Bitter Debate Brews Over Domino Sugar Plant
While “adaptive reuse” and “loft living” have become popular catch phrases for developers transforming old industrial buildings into trendy condominiums, others are shouting “not so fast”—and perhaps none as loudly as those opposed to converting the Domino Sugar plant in Brooklyn into a residential complex. During a New York City Landmarks Preservation Commission (LPC) public hearing, Beyer Blinder Belle Architects was sent back to the drawing board after its proposal for a five-story glass rooftop addition to a landmarked refinery was met with considerable disapproval.
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The New York-based firm specializing in historic preservation was given the task of squeezing as many units as possible into, and on top of, a 12-story-tall masonry structure that actually comprises three separate buildings: the filter house, pan house, and finishing house, collectively referred to as “the refinery.” This Romanesque Revival-style structure sits in the heart of an 11.5-acre waterfront industrial campus in Williamsburg, a hip neighborhood where condo buildings are quickly rising. The project is part of a $1.2 billion master plan envisioned by Rafael Viñoly Architects that calls for residential towers, retail space, and a park. The entire development will contain up to 2,200 housing units, 30 percent of which are labeled affordable.
Local activists have lobbied to protect the entire campus, arguing it’s a vital thread in the city’s historic fabric. Once one of the largest sugar processing facilities in the world, the plant opened in 1884 and operated until 2003. A year later, the complex was sold to CPC Resources, the for-profit subsidiary of the Community Preservation Corporation, whose plan to clear the site and build housing units was immediately challenged. It didn’t help that one of the partners in the purchase was mega-developer Isaac Katan, who has long battled Brooklyn preservationists.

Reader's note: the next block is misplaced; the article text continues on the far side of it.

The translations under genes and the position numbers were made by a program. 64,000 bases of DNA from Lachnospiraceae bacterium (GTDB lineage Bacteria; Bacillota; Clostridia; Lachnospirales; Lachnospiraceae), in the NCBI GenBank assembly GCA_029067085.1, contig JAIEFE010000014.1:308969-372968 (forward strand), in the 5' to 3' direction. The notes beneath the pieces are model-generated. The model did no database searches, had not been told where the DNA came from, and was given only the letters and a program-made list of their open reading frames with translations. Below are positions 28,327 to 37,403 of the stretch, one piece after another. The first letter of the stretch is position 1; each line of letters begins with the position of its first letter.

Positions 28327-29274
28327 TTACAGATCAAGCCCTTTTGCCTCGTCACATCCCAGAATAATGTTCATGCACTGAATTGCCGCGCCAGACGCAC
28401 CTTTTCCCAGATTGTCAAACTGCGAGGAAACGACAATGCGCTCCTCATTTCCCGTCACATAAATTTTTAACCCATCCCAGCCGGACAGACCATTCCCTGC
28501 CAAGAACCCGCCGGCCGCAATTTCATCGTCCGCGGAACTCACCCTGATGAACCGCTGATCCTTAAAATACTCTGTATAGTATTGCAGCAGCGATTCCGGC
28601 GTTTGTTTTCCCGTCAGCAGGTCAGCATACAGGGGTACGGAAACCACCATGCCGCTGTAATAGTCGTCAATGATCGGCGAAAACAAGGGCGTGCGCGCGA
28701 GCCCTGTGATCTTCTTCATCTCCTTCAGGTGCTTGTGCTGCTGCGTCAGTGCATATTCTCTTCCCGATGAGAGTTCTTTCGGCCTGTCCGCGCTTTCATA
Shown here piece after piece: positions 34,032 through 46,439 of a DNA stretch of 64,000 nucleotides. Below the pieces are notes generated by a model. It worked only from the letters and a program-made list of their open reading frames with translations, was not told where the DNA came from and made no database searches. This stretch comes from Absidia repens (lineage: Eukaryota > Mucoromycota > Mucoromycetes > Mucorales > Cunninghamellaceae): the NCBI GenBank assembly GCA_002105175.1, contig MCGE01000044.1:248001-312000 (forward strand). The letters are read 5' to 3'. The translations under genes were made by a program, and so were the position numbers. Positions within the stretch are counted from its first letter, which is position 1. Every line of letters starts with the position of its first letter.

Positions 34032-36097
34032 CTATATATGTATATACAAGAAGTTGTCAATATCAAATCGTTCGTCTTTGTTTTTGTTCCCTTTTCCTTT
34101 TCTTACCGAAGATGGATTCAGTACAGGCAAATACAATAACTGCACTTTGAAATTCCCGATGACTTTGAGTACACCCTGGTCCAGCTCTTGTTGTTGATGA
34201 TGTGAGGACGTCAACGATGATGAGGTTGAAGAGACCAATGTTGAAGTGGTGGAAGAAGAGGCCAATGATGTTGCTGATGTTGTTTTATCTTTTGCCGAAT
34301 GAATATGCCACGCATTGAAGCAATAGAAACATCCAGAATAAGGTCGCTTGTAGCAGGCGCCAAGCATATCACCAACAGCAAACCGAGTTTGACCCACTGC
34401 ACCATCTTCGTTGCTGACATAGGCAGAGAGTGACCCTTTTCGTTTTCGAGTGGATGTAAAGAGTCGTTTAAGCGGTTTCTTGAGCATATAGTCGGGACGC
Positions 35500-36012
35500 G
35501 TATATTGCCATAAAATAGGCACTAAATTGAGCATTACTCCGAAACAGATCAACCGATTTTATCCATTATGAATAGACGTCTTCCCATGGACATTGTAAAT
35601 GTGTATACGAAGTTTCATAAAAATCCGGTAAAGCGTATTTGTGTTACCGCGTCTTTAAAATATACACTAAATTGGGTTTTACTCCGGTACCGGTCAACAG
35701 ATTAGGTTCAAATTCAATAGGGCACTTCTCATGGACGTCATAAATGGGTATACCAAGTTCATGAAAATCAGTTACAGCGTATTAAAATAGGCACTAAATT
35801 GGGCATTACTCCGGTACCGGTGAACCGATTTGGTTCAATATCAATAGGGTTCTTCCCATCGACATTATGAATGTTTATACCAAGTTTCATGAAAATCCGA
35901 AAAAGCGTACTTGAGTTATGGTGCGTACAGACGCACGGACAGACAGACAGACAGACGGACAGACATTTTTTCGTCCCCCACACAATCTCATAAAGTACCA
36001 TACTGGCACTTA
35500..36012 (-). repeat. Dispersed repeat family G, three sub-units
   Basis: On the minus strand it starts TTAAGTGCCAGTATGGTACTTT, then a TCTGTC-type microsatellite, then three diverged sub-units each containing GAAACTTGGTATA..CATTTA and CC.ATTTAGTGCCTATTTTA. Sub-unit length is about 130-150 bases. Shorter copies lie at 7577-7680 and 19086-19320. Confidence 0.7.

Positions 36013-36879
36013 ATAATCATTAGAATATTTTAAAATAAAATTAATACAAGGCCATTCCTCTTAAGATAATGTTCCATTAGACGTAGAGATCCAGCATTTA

While the campus did not earn landmark status, the LPC did grant the coveted designation to the refinery, meaning alterations would require approval by a majority of the 11-member commission. During a March 4 hearing, only two commissioners said they could support Beyer Blinder Belle’s scheme. Overall opinion was that the glass box was too large and did not adequately reference the building’s industrial heritage. The architects’ failure to integrate the Domino Sugar sign, a long-time luminous presence on the East River, also disappointed.
The LPC will schedule a second hearing once it receives a revamped design, which the developer says should happen within the next two months.
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